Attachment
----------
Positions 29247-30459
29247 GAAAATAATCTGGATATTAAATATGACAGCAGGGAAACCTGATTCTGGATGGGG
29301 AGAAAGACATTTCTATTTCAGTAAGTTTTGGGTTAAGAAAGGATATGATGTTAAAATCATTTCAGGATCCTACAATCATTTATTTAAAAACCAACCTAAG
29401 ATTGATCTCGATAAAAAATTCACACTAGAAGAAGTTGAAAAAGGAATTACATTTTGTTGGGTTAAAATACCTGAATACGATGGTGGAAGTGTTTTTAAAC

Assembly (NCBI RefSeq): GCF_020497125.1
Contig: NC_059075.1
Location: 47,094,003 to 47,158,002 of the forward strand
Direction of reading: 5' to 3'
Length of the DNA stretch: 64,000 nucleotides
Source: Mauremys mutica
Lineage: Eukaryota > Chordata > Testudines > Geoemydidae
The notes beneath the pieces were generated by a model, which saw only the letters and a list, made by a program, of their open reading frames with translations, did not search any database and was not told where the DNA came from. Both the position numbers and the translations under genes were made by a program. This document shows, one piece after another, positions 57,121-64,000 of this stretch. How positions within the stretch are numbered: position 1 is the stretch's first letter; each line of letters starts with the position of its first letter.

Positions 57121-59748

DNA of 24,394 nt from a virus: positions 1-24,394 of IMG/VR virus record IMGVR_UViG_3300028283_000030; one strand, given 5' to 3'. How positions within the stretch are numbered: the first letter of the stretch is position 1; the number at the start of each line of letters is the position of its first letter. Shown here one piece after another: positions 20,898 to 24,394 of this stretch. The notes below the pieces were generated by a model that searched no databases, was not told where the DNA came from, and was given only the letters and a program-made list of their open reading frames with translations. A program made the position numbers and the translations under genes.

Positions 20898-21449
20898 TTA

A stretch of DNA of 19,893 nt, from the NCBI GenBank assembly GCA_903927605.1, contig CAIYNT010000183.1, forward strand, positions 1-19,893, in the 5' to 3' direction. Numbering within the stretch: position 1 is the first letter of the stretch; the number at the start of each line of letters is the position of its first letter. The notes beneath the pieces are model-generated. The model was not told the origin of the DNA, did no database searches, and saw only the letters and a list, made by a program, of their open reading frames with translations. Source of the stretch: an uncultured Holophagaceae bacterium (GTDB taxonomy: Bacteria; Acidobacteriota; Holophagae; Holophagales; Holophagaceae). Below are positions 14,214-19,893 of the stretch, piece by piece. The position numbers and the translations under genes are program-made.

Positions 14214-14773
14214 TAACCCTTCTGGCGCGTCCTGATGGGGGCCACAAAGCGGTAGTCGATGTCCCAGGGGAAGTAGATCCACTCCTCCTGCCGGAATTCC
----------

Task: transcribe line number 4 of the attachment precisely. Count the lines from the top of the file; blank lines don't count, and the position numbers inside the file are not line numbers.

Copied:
29401 ATTGATCTCGATAAAAAATTCACACTAGAAGAAGTTGAAAAAGGAATTACATTTTGTTGGGTTAAAATACCTGAATACGATGGTGGAAGTGTTTTTAAAC